Saturday, July 31, 2010

Final Thoughts and Thank You

I have officially left Africa and Im blogging from the air somewhere between New York City and San Francisco.

It's hard to believe that my time in Namibia has come to a close.  It is amazing how much I experienced in two short months.  I created a list of the top 15 things I'm going to miss about Namibia, and the top 15 things I'm looking forward to in the good ol' US of A.  Thought I'd share these via my blog with all of you.

Top 15 Things I will miss about Namibia 
(in no particular order)

1. Oshiwambo language and culture
2. Slower pace of life
3. African sky - the sunsets and the stars!
4. Being called "Miss"
5. The sounds of children singing
6. African babies 
7. Greeting and being greeted by all
8. Culture of sharing - "In Africa, we share"
9. Kapana and fat cakes
10. My Namibian colleagues and staff room banter
11. Being a celebrity
12. The warm African sun
13. My evening runs in Okahao
14. Shades of Sin - the awesomely bad soapie on every night at 7 PM
15. Laughing at the many frustrating and hilarious cultural differences

Things I look forward to back in the USA

1. Timely and reliable transport (my own car!)
2. Washing machines and dryers
3. Clean feet
4. Bathrooms with hand soap and toilet paper
5. My bed - with a comforter and no sleeping bag
6. Recycling
7. My family and friends
8. Fast and accessible Internet
9. General cleanliness
10. Not being stared at or called to everywhere I go
11. Rain
12. Going to my church
13. Couches
14. Restaurants
15. Fresh fruits and vegetables 

It is hard to put into words some sort of conclusion to this journey to share with all of you.  I know I will be processing this experience for awhile, and look forward to reflecting back on what I have been through with friends and family over the next few months.  

All I can say now is that I have learned a lot, and given a lot of myself away throughout this experience.  This has been among the highlights of my life so far, and I'm thankful to God and to all of you who helped make this possible through your prayers, thoughts and financial support.

I hope in some way through reading this blog you have been give of yourself to others, to share all that we have, and go on adventures of your own.    I truly believe there is no greater experience than giving your time, energy, and love to others with no strings attached.  In the end, the rewards are so much greater than can be imagined.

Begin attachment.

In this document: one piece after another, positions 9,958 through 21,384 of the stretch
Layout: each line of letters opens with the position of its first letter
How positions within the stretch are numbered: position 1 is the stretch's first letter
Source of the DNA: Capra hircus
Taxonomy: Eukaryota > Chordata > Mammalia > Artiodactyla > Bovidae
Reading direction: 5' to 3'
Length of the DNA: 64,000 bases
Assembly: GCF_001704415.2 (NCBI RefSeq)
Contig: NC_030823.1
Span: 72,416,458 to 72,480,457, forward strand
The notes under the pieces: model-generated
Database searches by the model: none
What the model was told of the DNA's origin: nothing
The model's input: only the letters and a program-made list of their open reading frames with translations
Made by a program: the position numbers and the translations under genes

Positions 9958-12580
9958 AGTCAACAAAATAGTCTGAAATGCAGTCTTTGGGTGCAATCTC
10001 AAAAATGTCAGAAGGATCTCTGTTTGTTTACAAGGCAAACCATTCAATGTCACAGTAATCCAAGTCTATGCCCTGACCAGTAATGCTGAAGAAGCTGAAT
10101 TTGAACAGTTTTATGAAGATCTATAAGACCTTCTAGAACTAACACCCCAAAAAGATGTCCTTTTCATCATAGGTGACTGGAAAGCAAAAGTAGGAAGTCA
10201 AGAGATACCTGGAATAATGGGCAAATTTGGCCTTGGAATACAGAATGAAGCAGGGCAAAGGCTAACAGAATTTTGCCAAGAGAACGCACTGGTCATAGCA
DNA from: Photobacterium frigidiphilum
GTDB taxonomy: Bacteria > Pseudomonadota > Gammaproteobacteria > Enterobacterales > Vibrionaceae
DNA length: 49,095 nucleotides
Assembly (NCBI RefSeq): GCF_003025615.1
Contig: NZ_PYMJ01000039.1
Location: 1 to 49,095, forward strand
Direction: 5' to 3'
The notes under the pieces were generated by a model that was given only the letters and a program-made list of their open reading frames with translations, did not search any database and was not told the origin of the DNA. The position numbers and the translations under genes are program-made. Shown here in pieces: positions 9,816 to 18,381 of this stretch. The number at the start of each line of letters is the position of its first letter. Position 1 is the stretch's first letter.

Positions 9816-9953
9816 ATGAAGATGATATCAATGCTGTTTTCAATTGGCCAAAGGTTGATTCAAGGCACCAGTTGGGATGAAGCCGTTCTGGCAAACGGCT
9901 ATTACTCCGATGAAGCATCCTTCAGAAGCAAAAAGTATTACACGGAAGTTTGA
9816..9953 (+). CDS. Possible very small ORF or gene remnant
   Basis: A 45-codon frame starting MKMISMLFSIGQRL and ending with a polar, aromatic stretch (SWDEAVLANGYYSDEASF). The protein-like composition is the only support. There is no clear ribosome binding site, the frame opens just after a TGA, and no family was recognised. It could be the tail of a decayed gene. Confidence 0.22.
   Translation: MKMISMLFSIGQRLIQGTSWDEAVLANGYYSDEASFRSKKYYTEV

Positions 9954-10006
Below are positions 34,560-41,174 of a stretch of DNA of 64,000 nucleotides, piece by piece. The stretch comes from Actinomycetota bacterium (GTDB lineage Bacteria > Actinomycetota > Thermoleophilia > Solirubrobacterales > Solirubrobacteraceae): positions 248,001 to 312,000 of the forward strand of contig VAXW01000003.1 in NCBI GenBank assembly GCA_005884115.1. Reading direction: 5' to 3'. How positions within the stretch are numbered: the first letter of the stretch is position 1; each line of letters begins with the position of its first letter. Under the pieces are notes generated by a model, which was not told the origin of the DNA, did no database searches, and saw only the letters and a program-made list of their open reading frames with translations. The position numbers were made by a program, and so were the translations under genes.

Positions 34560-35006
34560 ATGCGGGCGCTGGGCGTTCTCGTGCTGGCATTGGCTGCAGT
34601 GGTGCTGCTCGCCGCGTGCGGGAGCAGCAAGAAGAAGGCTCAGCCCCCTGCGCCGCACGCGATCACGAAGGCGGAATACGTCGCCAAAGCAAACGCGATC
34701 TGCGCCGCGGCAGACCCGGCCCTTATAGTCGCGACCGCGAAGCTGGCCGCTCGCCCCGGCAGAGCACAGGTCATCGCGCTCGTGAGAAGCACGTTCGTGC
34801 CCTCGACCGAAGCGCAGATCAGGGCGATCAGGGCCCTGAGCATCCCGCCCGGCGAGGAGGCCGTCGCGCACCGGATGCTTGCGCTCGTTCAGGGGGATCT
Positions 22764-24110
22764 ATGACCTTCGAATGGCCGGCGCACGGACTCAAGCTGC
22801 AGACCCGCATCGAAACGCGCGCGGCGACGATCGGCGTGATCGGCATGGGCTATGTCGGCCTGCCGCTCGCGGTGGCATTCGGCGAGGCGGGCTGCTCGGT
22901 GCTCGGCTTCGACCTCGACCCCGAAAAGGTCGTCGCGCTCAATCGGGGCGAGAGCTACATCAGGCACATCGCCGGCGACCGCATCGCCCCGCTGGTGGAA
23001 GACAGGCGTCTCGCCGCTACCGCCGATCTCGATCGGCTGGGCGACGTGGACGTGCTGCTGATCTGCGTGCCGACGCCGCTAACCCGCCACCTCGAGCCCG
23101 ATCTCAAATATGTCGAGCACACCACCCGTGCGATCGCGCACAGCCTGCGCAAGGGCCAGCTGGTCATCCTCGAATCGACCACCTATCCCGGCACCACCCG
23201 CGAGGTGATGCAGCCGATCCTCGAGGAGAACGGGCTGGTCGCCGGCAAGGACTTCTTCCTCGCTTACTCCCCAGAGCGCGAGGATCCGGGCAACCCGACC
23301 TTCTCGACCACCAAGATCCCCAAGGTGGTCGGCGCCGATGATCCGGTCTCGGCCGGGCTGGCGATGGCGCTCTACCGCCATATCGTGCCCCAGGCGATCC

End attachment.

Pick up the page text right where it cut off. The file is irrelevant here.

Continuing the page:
Thanks for following my journey!  I will be updating Facebook with lots of photos soon...  

And as they say in Oshiwambo, "kala po nawa!"  (Stay well!) 

Work Hard, Play Hard

While I definitely worked hard during the week, some of the weekends were left for fun and traveling.  Two trips were highlights of my African experience:

Victoria Falls:

Victoria Falls is one of the seven wonders of the world, and me and some other volunteers felt that we couldn't be this close and not experience it for ourselves.  Though it was a ridiculously long bus ride (approximately 15 hours one way), we decided it was worth it. 

We spent a whirlwind 20 hours in Livingstone, Zambia.  We arrived and rushed to the falls.  We ran around the park, checking out the incredible rushing falls from each different look-out point.  The sight of the massive waterfalls took my breath away.  I have never seen anything like it!  We ran across a bridge in the park and got totally soaked by the heavy mist from the gushing and full falls.  Other tourists covered from head to toe in ponchos looked at us like we were crazy!  From there we rushed back to our hostel and changed for a dinner at the Royal Livingstone Hotel.

The four of us had been living and working in les than glamorous environments, and certainly not near hotels with five star restaurants.  Our dinner out was a supremely special treat in which we delighted in every bite.  I enjoyed my first taste of impala game meat and it was delicious.  We rushed from there to a Zambian Cultural show and enjoyed some traditional dancing.  After this, we spent a night out on the town in Livingstone.

Early the next morning we took an amazing helicopter ride over Victoria Falls, circling above both Zambia and Zimbabwe.  The pictures almost do it justice, so you will just have to wait and see those.  Our trip quickly came to an end, but it was one of the most memorable weekends I have ever had.


On my way to Windhoek for my flight back home, I stopped in a popular touristy beach town on the coast of Namibia called Swakopmund.  Swakopmund has a distinctly German feel to it, as this is where many of the Germans settled when Namibia was first colonized.  It is very different from the rest of Namibia, in terms of wealth and the abundance of white people.   

The most striking aspect of Swakopmund is the beautiful fusion of the ocean and huge sand dunes.  It is incredible to see the dichotomy of the sea and the sands of the Namib Desert right next to one another.